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Effects of Qualitative and Quantitative Resistance on the Development and Spread of Northern Leaf Blight of Maize Caused by Exserohilum turcicum Races 1 and 2. J. K. Pataky, Department of Plant Pathology, University of Illinois, Urbana 61801; J. M. Perkins(2), and S. Leath(3). (2)Department of Plant Pathology, University of Illinois, Urbana 61801, Current address: Sungene Technologies, RR 1, Box 24A, Seymour, IL 61875; (3)Department of Plant Pathology, University of Illinois, Urbana 61801, Current address: USDA-ARS, Department of Plant Pathology, Box 7616, North Carolina State University, Raleigh 27695-7616. Phytopathology 76:1349-1352. Accepted for publication 30 May 1986. Copyright 1986 The American Phytopathological Society. DOI: 10.1094/Phyto-76-1349.

The effects of qualitative and quantitative resistance on the development and spread of northern leaf blight (NLB) of maize caused by Exserohilum turcicum races 1 and 2 was studied in 1984 and 1985 in a 2 x 2 x 2 factorial with the following treatments: the hybrids A619 x A632 and B73 x Mo17, the genes Ht1 and ht1; and races 1 and 2 of E. turcicum. In 1985, A619Ht2 x A632 was also evaluated. NLB severity gradients were studied for each treatment. In both years, host genotype-pathogen race combinations were classified into resistant and susceptible groups based on NLB severity and spread. Hybrid-race combinations differed significantly between resistant and susceptible groups but did not differ significantly within groups. Both versions of B73 x Mo17 inoculated with either race and A619Ht1 x A632Ht1 inoculated with race 1 were resistant. The severity of NLB on resistant hybrids was less than 3% at all sampling times and distances from the foci. All versions of A619 x A632 except A619Ht1 x A632Ht1 inoculated with race 1 were susceptible. In plots of susceptible hybrids, NLB severity was below 20% at all times and distances except for 0.8 m from the foci at 8, 9, and 10 wk after inoculation. High levels of qualitative and quantitative resistance appear to be equally effective in limiting the spread and development of NLB although genes for qualitative resistance may not be effective against all pathogen races and in some hybrid combinations, such as the Ht2 gene in A619 x A632. Severe NLB epidemics appear to require large amounts of initial inoculum and/or environmental conditions which result in abundant secondary inoculum production.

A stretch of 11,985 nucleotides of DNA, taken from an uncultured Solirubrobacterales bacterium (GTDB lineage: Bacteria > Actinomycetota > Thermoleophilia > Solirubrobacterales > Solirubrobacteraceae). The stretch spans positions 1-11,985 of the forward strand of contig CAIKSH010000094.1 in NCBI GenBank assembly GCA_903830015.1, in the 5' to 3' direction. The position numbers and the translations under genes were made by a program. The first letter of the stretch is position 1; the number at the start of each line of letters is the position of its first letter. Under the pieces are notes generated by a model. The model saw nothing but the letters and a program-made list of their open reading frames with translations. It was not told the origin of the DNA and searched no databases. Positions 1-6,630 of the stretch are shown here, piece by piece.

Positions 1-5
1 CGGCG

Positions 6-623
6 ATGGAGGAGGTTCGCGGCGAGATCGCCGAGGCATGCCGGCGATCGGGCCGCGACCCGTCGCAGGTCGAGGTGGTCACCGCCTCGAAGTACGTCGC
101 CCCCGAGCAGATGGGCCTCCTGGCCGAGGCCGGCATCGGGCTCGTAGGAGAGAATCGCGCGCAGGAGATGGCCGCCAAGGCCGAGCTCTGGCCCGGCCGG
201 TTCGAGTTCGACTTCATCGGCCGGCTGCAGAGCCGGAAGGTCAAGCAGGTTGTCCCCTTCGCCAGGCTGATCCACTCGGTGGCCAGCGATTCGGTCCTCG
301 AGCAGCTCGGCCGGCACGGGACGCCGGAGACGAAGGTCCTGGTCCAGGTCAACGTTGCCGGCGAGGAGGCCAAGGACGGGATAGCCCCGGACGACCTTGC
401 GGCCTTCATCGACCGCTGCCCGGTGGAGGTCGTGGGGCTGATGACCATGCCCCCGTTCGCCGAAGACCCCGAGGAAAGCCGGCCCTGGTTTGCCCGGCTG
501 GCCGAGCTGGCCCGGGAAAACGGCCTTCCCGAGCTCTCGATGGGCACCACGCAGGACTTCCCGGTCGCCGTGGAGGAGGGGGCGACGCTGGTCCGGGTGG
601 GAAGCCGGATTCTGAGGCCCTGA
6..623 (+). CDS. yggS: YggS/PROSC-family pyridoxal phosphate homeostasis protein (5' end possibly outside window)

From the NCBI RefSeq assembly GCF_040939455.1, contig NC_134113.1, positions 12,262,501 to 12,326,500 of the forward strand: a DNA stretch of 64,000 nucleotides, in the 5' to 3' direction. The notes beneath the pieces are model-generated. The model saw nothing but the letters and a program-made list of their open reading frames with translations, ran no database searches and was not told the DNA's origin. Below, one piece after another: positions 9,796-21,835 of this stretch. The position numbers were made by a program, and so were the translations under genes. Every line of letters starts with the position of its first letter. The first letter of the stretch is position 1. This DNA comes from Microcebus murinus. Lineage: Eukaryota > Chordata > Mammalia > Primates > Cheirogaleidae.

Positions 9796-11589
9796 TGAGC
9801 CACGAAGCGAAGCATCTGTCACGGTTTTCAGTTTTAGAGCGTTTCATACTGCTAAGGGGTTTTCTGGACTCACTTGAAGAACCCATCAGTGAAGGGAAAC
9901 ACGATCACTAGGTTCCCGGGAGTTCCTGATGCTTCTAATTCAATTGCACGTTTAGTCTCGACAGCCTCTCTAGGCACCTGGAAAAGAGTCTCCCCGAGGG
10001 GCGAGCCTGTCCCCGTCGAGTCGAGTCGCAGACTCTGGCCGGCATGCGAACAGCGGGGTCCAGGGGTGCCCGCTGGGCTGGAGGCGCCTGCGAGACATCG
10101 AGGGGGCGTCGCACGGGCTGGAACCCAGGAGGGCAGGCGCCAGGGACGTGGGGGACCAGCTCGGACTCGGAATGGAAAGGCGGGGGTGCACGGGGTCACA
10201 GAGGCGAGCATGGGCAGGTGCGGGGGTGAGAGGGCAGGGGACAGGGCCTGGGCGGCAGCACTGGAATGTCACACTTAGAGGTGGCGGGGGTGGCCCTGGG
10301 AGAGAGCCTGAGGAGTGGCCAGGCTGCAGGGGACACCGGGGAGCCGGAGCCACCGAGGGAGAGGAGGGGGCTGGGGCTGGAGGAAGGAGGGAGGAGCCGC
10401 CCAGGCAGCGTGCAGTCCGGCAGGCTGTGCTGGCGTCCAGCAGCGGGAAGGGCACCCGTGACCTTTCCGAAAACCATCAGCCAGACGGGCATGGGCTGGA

Additional keywords: corn, disease gradients, Helminthosporium turcicum, northern corn leaf blight, Zea mays.